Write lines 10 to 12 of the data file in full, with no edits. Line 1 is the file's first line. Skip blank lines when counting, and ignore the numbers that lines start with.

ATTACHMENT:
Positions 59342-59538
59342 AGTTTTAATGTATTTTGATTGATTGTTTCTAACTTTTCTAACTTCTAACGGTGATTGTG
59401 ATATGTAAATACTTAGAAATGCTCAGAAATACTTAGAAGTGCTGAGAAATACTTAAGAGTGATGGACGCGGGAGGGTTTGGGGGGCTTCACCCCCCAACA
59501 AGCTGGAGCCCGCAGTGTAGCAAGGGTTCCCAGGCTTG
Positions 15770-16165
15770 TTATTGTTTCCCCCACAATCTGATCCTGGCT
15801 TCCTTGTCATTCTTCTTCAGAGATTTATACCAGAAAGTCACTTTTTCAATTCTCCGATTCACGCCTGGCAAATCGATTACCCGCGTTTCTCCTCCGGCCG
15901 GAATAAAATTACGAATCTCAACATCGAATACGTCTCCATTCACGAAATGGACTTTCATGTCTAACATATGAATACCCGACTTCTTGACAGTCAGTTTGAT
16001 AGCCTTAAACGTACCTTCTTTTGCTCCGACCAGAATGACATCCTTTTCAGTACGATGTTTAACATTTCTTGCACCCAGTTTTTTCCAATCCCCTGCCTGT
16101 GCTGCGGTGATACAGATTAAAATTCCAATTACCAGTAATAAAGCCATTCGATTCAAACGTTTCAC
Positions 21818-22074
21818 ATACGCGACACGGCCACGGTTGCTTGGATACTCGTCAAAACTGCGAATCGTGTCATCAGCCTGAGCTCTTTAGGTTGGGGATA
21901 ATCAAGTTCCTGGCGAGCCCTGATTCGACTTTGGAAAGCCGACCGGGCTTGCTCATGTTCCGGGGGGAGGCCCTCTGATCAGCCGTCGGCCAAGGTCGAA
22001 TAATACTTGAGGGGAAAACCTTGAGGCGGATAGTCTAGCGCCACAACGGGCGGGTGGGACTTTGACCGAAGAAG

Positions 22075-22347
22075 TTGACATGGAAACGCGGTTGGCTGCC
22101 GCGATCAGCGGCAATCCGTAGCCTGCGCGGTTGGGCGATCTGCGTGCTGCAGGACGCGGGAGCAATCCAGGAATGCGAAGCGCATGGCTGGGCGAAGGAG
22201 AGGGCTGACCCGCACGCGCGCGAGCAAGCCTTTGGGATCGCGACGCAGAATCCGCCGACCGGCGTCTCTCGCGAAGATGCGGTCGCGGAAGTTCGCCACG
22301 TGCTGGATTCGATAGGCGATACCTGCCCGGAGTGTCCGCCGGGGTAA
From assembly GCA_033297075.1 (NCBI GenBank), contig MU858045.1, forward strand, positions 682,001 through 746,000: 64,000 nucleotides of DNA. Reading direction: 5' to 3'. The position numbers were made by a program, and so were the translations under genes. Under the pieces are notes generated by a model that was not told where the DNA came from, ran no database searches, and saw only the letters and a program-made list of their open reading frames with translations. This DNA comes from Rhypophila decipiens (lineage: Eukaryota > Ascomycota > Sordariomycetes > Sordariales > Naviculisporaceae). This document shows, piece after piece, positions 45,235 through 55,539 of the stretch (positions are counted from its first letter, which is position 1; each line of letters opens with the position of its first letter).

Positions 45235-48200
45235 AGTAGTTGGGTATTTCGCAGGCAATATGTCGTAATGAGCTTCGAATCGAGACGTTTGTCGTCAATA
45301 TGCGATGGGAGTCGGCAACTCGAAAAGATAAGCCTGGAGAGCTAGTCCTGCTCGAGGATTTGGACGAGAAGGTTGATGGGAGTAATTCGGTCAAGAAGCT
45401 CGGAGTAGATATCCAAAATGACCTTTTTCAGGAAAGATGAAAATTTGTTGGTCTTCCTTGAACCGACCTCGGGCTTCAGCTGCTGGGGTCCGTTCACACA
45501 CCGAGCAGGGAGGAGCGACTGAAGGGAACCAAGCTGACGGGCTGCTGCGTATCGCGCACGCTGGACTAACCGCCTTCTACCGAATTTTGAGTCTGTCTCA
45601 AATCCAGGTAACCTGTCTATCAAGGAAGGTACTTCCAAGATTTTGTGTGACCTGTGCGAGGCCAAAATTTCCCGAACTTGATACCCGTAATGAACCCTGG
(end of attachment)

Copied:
16101 GCTGCGGTGATACAGATTAAAATTCCAATTACCAGTAATAAAGCCATTCGATTCAAACGTTTCAC
Positions 21818-22074
21818 ATACGCGACACGGCCACGGTTGCTTGGATACTCGTCAAAACTGCGAATCGTGTCATCAGCCTGAGCTCTTTAGGTTGGGGATA